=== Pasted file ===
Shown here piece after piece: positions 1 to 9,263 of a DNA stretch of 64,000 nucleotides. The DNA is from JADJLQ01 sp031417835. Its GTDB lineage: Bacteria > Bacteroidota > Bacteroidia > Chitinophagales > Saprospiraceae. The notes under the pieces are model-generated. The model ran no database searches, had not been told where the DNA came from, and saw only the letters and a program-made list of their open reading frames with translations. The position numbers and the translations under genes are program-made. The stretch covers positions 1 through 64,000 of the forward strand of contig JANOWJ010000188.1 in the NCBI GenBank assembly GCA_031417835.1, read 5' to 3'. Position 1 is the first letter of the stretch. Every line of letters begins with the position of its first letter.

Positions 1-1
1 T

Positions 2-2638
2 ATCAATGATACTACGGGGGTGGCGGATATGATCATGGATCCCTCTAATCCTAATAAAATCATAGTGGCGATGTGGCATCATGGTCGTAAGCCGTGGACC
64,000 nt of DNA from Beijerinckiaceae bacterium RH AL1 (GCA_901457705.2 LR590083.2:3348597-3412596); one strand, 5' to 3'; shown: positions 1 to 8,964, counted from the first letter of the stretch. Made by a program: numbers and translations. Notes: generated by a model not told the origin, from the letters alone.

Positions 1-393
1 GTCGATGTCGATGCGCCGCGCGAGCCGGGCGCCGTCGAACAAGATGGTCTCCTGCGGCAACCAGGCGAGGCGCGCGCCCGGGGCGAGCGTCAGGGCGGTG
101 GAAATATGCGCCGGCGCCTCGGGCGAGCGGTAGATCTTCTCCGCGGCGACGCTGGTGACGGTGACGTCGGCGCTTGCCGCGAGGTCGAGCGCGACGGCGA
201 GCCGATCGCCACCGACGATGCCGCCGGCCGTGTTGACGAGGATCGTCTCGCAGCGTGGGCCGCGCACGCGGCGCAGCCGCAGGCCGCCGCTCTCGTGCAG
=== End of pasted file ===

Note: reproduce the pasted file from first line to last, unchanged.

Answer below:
Shown here piece after piece: positions 1 to 9,263 of a DNA stretch of 64,000 nucleotides. The DNA is from JADJLQ01 sp031417835. Its GTDB lineage: Bacteria > Bacteroidota > Bacteroidia > Chitinophagales > Saprospiraceae. The notes under the pieces are model-generated. The model ran no database searches, had not been told where the DNA came from, and saw only the letters and a program-made list of their open reading frames with translations. The position numbers and the translations under genes are program-made. The stretch covers positions 1 through 64,000 of the forward strand of contig JANOWJ010000188.1 in the NCBI GenBank assembly GCA_031417835.1, read 5' to 3'. Position 1 is the first letter of the stretch. Every line of letters begins with the position of its first letter.

Positions 1-1
1 T

Positions 2-2638
2 ATCAATGATACTACGGGGGTGGCGGATATGATCATGGATCCCTCTAATCCTAATAAAATCATAGTGGCGATGTGGCATCATGGTCGTAAGCCGTGGACC
64,000 nt of DNA from Beijerinckiaceae bacterium RH AL1 (GCA_901457705.2 LR590083.2:3348597-3412596); one strand, 5' to 3'; shown: positions 1 to 8,964, counted from the first letter of the stretch. Made by a program: numbers and translations. Notes: generated by a model not told the origin, from the letters alone.

Positions 1-393
1 GTCGATGTCGATGCGCCGCGCGAGCCGGGCGCCGTCGAACAAGATGGTCTCCTGCGGCAACCAGGCGAGGCGCGCGCCCGGGGCGAGCGTCAGGGCGGTG
101 GAAATATGCGCCGGCGCCTCGGGCGAGCGGTAGATCTTCTCCGCGGCGACGCTGGTGACGGTGACGTCGGCGCTTGCCGCGAGGTCGAGCGCGACGGCGA
201 GCCGATCGCCACCGACGATGCCGCCGGCCGTGTTGACGAGGATCGTCTCGCAGCGTGGGCCGCGCACGCGGCGCAGCCGCAGGCCGCCGCTCTCGTGCAG